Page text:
Linux Fu: Name That Tune

If you aren’t old enough to remember, the title of this post refers to an old game show where contestants would try to name a tune using the fewest possible notes. What can we say? Entertainment options were sparse before the Internet. However, using audio fingerprinting, computers are very good at pulling this off. The real problem is having a substantial library of fingerprints to compare with. You can probably already do this with your phone, and now you can do it with your Linux computer.

In all fairness, your computer isn’t doing the actual work. In fact, SongRec — the program in question — is just a client for Shazam, a service that can identify many songs. While this is mildly interesting if you use a Linux desktop, we could also see using the same technique with a Raspberry Pi to get some interesting projects. For example, imagine identifying a song playing and adjusting mood lighting to match. A robot that could display song information could be the hit of a nerdy party.

The Code

If you look in the repository, there is a fairly simple Python version that only recognizes songs from audio files. The main program is newer, has more options for handling audio, and uses Rust. However, if you were trying to graft it into your own program, starting with the older code might be easier. Unless, of course, you are also using Rust.

Under the Covers

Shazam downsamples audio to 16 kHz and produces four spectrograms. Each spectrogram measures a different band: 250-520 Hz, 520-1,450 Hz, 1,450-3,500Hz, and 3,500-5,500 Hz. The peaks in the spectrograms should match for the same song. The client sends information about the peaks at different times to the Shazam database, which returns information about the song. You can see an explanatory video about how it works below.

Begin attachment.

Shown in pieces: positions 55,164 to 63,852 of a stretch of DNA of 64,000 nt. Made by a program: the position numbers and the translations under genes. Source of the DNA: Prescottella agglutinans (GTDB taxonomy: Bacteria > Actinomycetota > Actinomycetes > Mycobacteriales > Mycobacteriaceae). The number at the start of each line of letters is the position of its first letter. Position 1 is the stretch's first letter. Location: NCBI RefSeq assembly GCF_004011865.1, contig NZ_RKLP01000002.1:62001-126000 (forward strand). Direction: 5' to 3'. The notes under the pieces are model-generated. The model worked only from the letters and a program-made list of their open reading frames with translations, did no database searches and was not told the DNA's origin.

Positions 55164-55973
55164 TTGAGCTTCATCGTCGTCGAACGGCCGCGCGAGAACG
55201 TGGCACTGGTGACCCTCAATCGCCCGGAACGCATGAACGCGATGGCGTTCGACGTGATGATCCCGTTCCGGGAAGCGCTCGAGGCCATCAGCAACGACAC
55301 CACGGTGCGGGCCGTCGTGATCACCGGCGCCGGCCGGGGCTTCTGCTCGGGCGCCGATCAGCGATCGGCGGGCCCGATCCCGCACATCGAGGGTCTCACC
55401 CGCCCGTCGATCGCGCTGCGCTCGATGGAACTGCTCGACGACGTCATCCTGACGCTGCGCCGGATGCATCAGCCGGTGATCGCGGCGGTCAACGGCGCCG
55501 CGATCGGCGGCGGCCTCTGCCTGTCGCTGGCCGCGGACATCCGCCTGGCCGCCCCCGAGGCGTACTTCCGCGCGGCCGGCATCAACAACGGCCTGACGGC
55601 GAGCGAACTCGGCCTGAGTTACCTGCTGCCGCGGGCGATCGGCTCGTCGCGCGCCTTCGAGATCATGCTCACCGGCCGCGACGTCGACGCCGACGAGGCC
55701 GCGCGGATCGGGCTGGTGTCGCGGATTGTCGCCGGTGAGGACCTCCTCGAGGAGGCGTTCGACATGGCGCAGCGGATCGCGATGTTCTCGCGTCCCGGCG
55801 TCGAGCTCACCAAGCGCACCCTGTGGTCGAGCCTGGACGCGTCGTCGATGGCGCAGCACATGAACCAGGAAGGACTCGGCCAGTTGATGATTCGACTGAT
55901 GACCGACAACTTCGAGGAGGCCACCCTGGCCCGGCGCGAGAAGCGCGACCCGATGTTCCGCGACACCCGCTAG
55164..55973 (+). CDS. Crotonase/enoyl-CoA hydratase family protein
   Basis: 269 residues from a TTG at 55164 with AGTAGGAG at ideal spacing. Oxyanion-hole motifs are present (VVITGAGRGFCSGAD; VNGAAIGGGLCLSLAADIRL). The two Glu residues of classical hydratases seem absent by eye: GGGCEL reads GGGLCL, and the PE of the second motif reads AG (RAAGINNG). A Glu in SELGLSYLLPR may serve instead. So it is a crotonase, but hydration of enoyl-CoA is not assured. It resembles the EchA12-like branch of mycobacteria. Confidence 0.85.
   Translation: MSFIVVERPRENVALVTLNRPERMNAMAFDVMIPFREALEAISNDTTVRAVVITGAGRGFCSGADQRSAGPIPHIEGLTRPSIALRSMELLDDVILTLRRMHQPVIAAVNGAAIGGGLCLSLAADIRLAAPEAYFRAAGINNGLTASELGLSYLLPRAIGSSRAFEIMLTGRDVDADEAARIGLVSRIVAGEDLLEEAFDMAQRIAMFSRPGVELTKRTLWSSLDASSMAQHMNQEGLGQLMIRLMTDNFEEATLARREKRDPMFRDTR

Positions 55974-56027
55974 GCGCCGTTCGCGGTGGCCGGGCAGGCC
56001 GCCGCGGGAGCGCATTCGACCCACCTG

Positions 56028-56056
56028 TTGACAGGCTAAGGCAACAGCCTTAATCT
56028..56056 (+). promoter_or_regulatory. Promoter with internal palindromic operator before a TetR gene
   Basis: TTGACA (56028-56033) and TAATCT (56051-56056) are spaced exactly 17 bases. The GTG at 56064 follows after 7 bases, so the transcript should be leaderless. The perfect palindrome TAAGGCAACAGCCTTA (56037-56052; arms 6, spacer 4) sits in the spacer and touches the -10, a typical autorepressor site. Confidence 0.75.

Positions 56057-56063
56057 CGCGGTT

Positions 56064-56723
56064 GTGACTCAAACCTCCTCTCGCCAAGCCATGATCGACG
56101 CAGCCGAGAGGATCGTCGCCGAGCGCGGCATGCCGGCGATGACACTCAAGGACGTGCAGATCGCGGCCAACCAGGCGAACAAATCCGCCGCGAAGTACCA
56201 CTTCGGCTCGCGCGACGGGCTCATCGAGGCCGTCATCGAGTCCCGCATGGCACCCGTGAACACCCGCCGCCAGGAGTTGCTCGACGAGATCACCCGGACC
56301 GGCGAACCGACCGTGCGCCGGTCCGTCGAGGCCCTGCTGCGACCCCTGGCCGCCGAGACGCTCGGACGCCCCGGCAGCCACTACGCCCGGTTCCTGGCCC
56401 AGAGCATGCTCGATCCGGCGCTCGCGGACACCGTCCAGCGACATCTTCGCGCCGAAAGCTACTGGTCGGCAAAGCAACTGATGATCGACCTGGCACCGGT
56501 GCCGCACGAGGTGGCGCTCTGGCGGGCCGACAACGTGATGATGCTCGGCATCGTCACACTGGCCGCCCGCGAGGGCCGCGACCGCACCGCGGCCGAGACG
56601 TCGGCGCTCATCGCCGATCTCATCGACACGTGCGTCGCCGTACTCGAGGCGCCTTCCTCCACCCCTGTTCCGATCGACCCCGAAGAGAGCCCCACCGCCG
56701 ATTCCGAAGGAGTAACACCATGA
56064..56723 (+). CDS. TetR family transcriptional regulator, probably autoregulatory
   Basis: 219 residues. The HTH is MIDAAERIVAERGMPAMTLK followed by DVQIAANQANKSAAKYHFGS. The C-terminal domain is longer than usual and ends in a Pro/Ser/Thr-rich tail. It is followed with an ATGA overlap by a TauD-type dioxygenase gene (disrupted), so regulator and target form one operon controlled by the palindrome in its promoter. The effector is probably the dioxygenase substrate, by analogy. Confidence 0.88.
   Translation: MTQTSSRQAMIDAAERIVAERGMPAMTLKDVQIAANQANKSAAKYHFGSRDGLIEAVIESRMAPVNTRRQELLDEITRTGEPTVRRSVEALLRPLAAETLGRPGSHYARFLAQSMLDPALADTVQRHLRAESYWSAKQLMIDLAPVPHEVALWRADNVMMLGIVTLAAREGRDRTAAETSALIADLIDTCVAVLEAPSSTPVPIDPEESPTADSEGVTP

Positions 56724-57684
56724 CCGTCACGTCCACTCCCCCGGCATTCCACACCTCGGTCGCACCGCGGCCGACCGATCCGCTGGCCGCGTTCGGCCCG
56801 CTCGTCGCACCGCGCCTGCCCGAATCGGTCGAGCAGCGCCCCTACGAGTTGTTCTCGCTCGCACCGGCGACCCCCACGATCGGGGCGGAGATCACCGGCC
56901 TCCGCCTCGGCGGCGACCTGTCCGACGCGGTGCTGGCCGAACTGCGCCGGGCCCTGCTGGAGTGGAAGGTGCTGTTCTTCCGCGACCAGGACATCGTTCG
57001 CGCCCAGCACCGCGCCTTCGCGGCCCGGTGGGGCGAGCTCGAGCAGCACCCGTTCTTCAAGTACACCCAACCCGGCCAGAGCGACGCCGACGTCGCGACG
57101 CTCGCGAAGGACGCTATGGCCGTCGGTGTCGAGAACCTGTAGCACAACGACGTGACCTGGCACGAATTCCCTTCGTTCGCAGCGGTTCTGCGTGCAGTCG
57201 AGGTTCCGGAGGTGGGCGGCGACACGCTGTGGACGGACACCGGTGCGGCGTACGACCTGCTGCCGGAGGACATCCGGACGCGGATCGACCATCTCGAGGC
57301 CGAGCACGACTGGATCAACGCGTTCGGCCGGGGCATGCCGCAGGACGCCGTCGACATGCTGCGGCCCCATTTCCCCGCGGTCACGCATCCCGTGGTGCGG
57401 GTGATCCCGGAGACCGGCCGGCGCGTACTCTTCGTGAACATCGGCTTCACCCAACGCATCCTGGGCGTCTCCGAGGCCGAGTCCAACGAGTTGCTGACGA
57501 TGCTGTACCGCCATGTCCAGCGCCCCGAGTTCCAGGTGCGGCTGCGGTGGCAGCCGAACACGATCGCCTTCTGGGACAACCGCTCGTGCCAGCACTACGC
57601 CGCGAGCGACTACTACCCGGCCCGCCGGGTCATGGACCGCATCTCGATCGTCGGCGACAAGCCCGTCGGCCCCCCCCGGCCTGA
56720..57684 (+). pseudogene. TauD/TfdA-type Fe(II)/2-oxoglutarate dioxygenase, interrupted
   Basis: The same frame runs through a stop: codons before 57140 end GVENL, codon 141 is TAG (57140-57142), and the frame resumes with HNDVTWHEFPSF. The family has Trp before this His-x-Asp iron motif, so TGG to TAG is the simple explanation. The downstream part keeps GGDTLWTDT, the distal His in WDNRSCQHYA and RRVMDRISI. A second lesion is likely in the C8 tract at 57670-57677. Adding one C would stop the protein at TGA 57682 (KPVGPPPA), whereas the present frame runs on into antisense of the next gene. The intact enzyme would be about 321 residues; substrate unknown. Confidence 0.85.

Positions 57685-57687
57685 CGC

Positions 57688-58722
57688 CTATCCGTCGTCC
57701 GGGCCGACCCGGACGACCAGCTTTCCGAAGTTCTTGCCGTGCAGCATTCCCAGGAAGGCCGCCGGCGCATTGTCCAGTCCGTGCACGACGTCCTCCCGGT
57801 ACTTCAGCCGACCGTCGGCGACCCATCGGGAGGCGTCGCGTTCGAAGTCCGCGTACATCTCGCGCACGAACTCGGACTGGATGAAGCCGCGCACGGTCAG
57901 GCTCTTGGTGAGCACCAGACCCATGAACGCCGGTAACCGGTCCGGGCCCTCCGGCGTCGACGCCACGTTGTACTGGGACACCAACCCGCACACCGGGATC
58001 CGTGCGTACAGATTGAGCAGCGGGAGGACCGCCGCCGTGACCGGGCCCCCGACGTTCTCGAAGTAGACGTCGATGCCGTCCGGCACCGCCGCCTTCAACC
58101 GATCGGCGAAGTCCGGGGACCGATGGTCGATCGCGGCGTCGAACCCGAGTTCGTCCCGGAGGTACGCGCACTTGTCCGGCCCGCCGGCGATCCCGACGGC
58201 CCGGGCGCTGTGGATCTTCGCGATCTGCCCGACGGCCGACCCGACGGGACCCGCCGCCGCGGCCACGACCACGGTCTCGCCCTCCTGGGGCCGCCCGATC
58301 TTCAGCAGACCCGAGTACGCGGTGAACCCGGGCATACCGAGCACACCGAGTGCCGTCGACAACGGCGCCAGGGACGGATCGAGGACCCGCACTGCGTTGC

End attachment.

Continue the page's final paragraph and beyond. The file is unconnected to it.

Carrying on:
According to a paper about Shazam, if they can detect a live performance, it is a good bet the performer is lip-synching to a prerecorded track since the algorithm isn’t smart enough to get similar tracks.

In Use

If you use the main SongRec executable, you can pick files, or the program will constantly monitor the sound device of your choice (including your speakers). When it finds a song, it will show you the album art, the name, and the album. You can even export the results to a CSV file.

Back to Code

If you look at the Python code in signature_format.py, you’ll see the frequency bands there. However, a lot of the work also occurs in algorithm.py. Most of the rest of the Python code involves making an API request or gluing pieces together.

The Rust code has a similar structure but has many extra pieces, as you might expect. Overall, though, it isn’t that hard to understand.

If you are worried about your audio data being shipped over the network, relax. The code only sends the frequency information, which isn’t going to allow anyone to reconstruct anything. If you want to see what that might sound like, use the “Play a Shazam Lure” button. This button will produce audio that Shazam will recognize as the song. If you recognize the song from the lure, you can probably understand R2D2, as well.

We’ve seen audio fingerprinting used for different purposes. Or, you can make a dress that lights up when it hears the right song.

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